Philippians 1:1–11 (NKJV)
1 Paul and Timothy, bondservants of Jesus Christ,
To all the saints in Christ Jesus who are in Philippi, with the bishops and deacons:
2 Grace to you and peace from God our Father and the Lord Jesus Christ.Philippians 1:1-2
Paul offers a somewhat traditional greeting to the church at Philippi, including grace and peace to the saints. In this letter, though, he addresses the greeting, with some emphasis, to the deacons and bishops in the city. He also identifies himself as a bondservant, along with Timothy.
3 I thank my God upon every remembrance of you, 4 always in every prayer of mine making request for you all with joy, 5 for your fellowship in the gospel from the first day until now, 6 being confident of this very thing, that He who has begun a good work in you will complete it until the day of Jesus Christ; 7 just as it is right for me to think this of you all, because I have you in my heart, inasmuch as both in my chains and in the defense and confirmation of the gospel, you all are partakers with me of grace. 8 For God is my witness, how greatly I long for you all with the affection of Jesus Christ.Philippians 1:3-11
9 And this I pray, that your love may abound still more and more in knowledge and all discernment, 10 that you may approve the things that are excellent, that you may be sincere and without offense till the day of Christ, 11 being filled with the fruits of righteousness which are by Jesus Christ, to the glory and praise of God.
Paul shares his truly deep feelings of appreciation for the Philippians. He thanks God every time he remembers them, praying for their joy and offering thanks for their fellowship from the very beginning. He offers the statement that is often quoted, “He who has begun a good work in you will complete it until the day of Jesus Christ….” This was a product of his relationship and history with this church, knowing their support of him when he faced opposition, and their dedication to spreading the gospel and standing true to its message. They are filled with the grace of Christ, and are joyful partners in his ministry and the kingdom of Jesus Christ. After this glowing description of their sincere Christianity, Paul then proceeds to offer them a prayer that their love will continue to abound, and that their knowledge and discernment will also increase, so that they can judge between right and wrong, true and false, and be arbiters of sound judgment in all things. He wishes them fruit of their righteousness, which will bring glory to God through the work and ministry of Jesus Christ in them.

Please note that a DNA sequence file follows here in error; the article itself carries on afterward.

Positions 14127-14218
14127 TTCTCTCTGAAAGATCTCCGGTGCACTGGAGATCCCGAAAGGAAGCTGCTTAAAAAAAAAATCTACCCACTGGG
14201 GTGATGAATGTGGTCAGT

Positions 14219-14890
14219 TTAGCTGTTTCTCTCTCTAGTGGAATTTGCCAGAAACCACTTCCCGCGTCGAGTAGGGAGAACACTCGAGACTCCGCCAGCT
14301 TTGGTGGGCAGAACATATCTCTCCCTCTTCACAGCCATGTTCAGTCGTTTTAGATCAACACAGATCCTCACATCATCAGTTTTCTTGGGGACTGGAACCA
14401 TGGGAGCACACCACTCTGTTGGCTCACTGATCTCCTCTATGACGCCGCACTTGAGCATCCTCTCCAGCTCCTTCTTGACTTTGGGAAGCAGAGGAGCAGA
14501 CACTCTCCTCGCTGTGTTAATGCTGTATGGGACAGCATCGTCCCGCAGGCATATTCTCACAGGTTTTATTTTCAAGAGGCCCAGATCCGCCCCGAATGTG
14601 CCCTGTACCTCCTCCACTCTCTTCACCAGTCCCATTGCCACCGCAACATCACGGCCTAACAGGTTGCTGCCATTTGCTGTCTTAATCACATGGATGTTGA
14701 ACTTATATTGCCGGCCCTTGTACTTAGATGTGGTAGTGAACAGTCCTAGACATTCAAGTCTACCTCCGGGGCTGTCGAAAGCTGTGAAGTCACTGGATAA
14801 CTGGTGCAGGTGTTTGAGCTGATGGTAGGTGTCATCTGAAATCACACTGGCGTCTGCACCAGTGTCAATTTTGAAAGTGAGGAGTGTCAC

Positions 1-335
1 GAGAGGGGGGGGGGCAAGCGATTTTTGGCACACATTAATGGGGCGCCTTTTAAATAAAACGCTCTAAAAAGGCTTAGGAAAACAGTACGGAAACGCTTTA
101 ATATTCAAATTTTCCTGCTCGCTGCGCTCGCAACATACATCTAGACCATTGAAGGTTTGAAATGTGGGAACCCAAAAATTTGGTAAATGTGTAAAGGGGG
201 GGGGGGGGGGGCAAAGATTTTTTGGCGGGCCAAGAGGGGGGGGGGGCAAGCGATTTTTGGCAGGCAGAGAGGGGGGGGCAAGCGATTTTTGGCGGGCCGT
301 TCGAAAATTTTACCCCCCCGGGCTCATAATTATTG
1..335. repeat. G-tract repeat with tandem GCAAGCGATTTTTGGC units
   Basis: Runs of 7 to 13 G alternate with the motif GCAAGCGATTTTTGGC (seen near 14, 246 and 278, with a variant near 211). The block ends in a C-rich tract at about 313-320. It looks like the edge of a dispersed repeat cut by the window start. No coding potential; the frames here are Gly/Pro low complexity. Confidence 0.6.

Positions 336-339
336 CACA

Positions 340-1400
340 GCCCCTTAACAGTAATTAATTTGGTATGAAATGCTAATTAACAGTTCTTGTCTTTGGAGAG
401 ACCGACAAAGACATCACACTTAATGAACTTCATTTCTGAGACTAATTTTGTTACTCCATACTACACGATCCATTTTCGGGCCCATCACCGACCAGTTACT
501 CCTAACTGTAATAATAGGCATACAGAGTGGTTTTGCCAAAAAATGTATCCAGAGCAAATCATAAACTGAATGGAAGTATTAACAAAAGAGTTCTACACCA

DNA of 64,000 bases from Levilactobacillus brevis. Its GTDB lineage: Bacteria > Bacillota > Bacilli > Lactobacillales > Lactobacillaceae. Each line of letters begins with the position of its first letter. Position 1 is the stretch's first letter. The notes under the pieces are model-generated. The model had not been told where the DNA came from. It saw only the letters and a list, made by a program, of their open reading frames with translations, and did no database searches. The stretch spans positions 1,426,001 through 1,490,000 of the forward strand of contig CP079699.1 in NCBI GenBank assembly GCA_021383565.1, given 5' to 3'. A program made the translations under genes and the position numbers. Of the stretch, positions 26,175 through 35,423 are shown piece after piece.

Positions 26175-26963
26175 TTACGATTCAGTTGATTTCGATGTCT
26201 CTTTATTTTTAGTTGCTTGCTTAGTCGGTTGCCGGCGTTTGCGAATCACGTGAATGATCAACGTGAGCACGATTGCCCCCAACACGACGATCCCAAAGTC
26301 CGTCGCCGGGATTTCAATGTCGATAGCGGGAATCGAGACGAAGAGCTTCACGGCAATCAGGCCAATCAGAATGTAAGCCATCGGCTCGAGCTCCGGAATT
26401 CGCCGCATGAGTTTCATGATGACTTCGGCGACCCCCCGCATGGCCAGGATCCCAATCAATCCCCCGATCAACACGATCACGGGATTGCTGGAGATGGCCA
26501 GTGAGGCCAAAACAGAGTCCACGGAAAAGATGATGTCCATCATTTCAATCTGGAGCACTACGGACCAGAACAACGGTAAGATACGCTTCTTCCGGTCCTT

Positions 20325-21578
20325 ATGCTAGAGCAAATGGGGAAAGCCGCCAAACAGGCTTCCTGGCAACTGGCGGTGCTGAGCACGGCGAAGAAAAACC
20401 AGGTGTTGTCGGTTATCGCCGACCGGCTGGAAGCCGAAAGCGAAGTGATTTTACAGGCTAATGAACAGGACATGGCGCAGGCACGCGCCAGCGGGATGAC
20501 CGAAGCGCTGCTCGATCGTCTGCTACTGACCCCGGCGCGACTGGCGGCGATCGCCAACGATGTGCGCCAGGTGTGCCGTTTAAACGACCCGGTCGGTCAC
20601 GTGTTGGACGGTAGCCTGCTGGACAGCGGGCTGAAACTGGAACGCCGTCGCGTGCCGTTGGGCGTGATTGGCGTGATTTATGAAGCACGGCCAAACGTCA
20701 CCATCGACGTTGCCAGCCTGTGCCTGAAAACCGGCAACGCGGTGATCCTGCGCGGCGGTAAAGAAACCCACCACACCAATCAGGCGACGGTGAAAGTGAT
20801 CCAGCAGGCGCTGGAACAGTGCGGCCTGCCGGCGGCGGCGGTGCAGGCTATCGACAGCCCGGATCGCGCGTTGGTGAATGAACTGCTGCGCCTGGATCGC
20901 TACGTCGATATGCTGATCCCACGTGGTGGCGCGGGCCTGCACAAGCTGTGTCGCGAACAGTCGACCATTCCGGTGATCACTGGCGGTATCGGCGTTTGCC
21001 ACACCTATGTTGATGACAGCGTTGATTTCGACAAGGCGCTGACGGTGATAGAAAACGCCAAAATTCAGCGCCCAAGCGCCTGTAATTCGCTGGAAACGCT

This opening statement is a far cry from the rebuke of the letters to the Corinthians. While Paul did give them some praise, it was nothing compared to this positive assessment of the lives and ministries of the Philippians. It appears that Paul draws a great deal of satisfaction and joy from the spiritual condition of the Philippian church. What type of message do you want to hear when your pastor or your overseer speaks of you? The Philippian church was lauded for their great fellowship and unity with one another and with Paul, for their perseverance in the face of opposition, and for the hopefulness that they will complete what God has called them to do. Paul speaks highly of their love for one another and for their support of the ministry of Christ as a whole. What great attributes would you have listed in your resume should someone else write it. Live in such a way that all who know you would offer you a Philippian resume and not a Corinthian resume.
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